Challenger bank: Starling – purple reigns
UK challenger bank Starling talks about finding its niche and how it intends to prosper in an increasingly competitive space – all in preparation for its 2017 launch.
“There is no strategic advantage as doing the same as the big banks. We are a small organisation – very well-funded – and all our energy is put into our products that can be transformed the most by technology. The current account is the only product that is crying out for revolution – for something different.”
This is the unequivocal message from Anne Boden, Starling’s CEO, on what the bank will do as it prepares to launch early next year. And how it will stand out from the competition.
The bank has received its UK banking licence and adopted Faster Payments. It also got its first batch of debit cards and continues to build its infrastructure.
It has also secured $70 million in funding from Harald McPike, who runs QuantRes, a Bahamas-based private investment firm. Two of Starling’s six board members are QuantRes directors.
Rather than a dull press release, the bank detailed the unveiling of its debit card with a London shopping adventure. This had a point as it wanted to prove the tech worked with the purchase of a purple handbag. Not a nod to Imperial Rome, but instead Starling’s brand colour and a clear sign of its banking empire ambitions.
For the current account, Boden says the bank will do it to scale and co-exist with other products from other offers on the market. This is because Starling is “the best” place for current accounts but, as an example, “not the best for mortgages”.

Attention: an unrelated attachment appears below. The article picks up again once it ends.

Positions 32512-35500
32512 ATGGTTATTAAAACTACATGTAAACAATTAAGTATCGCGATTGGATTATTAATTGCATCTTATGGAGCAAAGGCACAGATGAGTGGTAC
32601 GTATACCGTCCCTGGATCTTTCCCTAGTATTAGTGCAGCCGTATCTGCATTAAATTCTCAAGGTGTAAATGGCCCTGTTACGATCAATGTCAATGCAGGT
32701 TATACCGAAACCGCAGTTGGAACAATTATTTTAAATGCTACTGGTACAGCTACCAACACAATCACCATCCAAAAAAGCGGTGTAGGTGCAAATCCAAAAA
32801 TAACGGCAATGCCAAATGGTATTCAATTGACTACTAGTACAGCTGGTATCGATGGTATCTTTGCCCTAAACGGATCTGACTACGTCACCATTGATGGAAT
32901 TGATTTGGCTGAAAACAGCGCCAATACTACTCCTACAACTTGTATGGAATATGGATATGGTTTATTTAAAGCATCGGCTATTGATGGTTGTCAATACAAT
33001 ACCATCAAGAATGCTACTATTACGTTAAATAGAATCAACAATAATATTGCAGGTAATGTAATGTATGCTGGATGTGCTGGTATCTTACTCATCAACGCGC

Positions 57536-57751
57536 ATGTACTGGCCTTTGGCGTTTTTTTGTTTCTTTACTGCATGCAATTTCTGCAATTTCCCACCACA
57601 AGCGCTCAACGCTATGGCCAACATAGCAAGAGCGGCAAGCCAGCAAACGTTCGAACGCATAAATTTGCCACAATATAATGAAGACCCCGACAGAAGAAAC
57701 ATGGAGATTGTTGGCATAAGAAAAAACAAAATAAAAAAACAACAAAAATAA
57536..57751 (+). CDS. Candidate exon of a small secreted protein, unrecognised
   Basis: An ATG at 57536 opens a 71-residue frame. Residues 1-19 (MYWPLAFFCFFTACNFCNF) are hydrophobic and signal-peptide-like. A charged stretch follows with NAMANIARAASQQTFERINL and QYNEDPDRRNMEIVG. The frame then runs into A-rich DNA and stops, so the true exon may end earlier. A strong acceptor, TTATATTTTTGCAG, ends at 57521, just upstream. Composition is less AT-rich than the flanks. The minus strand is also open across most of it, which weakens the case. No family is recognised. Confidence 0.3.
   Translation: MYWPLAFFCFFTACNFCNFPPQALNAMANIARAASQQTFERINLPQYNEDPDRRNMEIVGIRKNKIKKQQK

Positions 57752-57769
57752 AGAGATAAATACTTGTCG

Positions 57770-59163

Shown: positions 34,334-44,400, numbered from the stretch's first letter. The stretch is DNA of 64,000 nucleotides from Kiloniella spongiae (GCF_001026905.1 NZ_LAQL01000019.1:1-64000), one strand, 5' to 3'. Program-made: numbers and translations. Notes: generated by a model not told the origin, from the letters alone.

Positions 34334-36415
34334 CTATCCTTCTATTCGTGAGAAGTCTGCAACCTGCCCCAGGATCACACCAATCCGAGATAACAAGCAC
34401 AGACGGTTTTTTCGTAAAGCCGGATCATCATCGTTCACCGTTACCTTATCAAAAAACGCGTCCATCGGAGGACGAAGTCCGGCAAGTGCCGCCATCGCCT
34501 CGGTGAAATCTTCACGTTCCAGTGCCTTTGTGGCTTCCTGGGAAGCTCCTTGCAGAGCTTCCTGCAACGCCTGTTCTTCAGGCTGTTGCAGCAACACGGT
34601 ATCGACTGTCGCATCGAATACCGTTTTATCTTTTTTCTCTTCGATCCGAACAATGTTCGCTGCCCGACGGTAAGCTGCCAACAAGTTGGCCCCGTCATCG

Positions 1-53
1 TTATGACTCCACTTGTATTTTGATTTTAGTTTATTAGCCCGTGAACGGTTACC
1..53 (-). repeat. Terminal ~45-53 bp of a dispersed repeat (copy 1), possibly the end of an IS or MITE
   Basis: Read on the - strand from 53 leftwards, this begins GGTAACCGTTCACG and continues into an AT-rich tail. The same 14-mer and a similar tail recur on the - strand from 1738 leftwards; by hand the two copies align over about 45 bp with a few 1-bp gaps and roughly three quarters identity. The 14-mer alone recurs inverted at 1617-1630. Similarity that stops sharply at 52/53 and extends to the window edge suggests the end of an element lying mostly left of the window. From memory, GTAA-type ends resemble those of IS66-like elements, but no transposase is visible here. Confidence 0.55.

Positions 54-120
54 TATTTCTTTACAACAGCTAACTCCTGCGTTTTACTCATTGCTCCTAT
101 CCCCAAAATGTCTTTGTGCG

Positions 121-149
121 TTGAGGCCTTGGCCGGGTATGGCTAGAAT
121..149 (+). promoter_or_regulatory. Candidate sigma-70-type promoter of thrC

The reason for this current account-based focus is simply down to the power of knowledge.
Boden states that “individuals have so much information at their fingertips and know so much that they can make those decisions for themselves”.
The current account is the “hub” and Boden explains: “If only a customer could see their current account – all that data could give them more insight into their life. We are not in the process of cross selling or upselling. We want to let customers use that data to give themselves more data for the best decisions.”
Banking Technology also had the opportunity to interview Greg Hawkins (acting CTO), John Mountain (CIO) and Steve Newson (director of technology).
For its payments system, the bank uses Bottomline Technologies. The system will include anti-money laundering (AML), know your customer (KYC) and credit checks, according to Hawkins.
The reason for such a choice was “not a single point in time”, according to Mountain. The bank had “been aware about them for a long time” and Bottomline was its “preferred vendor for over a year”…
This is an excerpt. The full article is available in the Dec 2016 / Jan 2017 edition of Banking Technology.